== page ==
Primary Oral Mucosal Melanoma: a Short Review

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exceedingly rare in children and adolescents, with mycosis fungoides (MF) being the most frequent PCL diagnosed in childhood. The incidence of MF is 6.4 per ...

Journal of Pigmentary Disorders

Gulin et al., Pigmentary Disorders 2015, S11 http://dx.doi.org/10.4172/2376-0427.S11-035

Conference Proceedings

Hybrid Open Access

Juvenile Onset Hypopigmented Mycosis Fungoides: A Case Series Of 3 Patients Sandra Jerković Gulin1, Romana Čeovic2, Karmela Husar2, Mihael Skerlev2, Slobodna Murat-Sušić2, Mirna Bradamante2, Jaka Radoš2, Ivana Ilić3 and Andrija Stanimirović4* Department of Infectious Diseases, Dermatology and Venereology, General Hospital Šibenik, Šibenik, Croatia Department of Dermatology and Venereology, University Hospital Center Zagreb and University of Zagreb School of Medicine Zagreb, Zagreb, Croatia 3 Department of Pathology and Cytology, University Hospital Center Zagreb and School of Medicine Zagreb, 10000 Zagreb, Croatia 4 University of Applied Health Sciences, Zagreb, Croatia 1 2

*Corresponding author: Romana Čeovic ,University of Applied Health Sciences, Zagreb, Croatia, E-mail: [email protected]

M

ycosis fungoides (MF) is the most common type of cutaneous T-cell lymphoma (CTCL). Primary cutaneous lymphomas (PCLs) are exceedingly rare in children and adolescents, with mycosis fungoides (MF) being the most frequent PCL diagnosed in childhood. The incidence of MF is 6.4 per 1,000,000 per year in adults, but the occurrence in children and young adults is rare and has not been well established yet. Hypopigmented mycosis fungoides (HMF) is an atypical and rare subtype of MF characterized by solely hypopigmented patches or in combination with erythematous patches or plaques. There are no criteria that define a typical case of HMF. We present three cases of juvenileonset HMF at Department of Dermatology and Venereology, University Hospital Center Zagreb between November 2014 and January 2015. Patients were between 9 and 12 years old at the time of diagnosis. The diagnosis was reached based on clinical, histopathological and immunohistochemical correlation. All patients were investigated at the time of diagnosis with complete blood count, peripheral smear, ultrasonography of abdomen and pelvis, and chest X-ray. They were all without extracutaneous progression of disease. Narrowband UVB (311nm) phototherapy and/or potent topical steroids were used as a first-line treatment. HMF is rare in Caucasians and with only few cases described in children. Juvenile-onset MF is often misdiagnosed at early stages as benign condition. HMF may simulate atopic dermatitis, pityriasis alba, pityriasis lichenoides, tinea versicolor, vitiligo, postinflammatory hyperpigmentation or leprosy (Hansen’ disease). Although HMF has good prognosis, it is a malignant skin lymphoma and should always be treated as such. Treatment modalities for juvenile MF are based on general strategies for adults according to disease stage.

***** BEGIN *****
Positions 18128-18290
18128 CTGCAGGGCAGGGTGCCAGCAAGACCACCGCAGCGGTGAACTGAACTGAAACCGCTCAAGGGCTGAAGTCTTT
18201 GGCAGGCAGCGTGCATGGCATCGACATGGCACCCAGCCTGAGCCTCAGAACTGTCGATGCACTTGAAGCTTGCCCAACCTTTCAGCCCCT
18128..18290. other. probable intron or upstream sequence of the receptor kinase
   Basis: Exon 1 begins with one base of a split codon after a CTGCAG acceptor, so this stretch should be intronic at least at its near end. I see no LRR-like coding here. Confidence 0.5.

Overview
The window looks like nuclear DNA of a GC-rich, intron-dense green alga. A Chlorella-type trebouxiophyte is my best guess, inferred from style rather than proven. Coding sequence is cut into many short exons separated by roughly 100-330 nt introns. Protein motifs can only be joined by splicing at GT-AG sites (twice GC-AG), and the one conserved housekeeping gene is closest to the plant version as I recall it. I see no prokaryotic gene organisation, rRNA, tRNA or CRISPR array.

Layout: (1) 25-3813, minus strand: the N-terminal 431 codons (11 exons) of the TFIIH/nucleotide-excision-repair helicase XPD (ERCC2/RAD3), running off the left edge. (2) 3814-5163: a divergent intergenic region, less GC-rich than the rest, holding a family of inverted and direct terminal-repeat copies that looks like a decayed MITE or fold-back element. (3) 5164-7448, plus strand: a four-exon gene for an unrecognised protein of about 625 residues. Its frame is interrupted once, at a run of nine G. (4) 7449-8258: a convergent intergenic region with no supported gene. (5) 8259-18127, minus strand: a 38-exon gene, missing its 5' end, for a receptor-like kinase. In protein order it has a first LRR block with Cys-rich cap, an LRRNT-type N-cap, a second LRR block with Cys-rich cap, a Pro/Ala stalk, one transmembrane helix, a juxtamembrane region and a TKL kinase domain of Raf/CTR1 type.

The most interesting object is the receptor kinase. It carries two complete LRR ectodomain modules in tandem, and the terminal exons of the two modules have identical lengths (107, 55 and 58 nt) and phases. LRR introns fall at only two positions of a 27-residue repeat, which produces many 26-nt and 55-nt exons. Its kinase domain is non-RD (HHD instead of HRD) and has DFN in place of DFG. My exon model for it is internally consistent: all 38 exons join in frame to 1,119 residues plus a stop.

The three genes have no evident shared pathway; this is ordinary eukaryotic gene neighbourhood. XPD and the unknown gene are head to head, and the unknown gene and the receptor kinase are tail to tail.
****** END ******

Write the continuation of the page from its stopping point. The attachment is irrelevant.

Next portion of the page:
Pigmentary Disorders ISSN: 2376-0427 JPD, hybrid open access journal

VI Master Class on Vitiligo and Pigmentary Disorders and Innovative Therapy in Dermatology Symposium, Split, Croatia, May 1-3, 2015

Special Issue S11 • 2015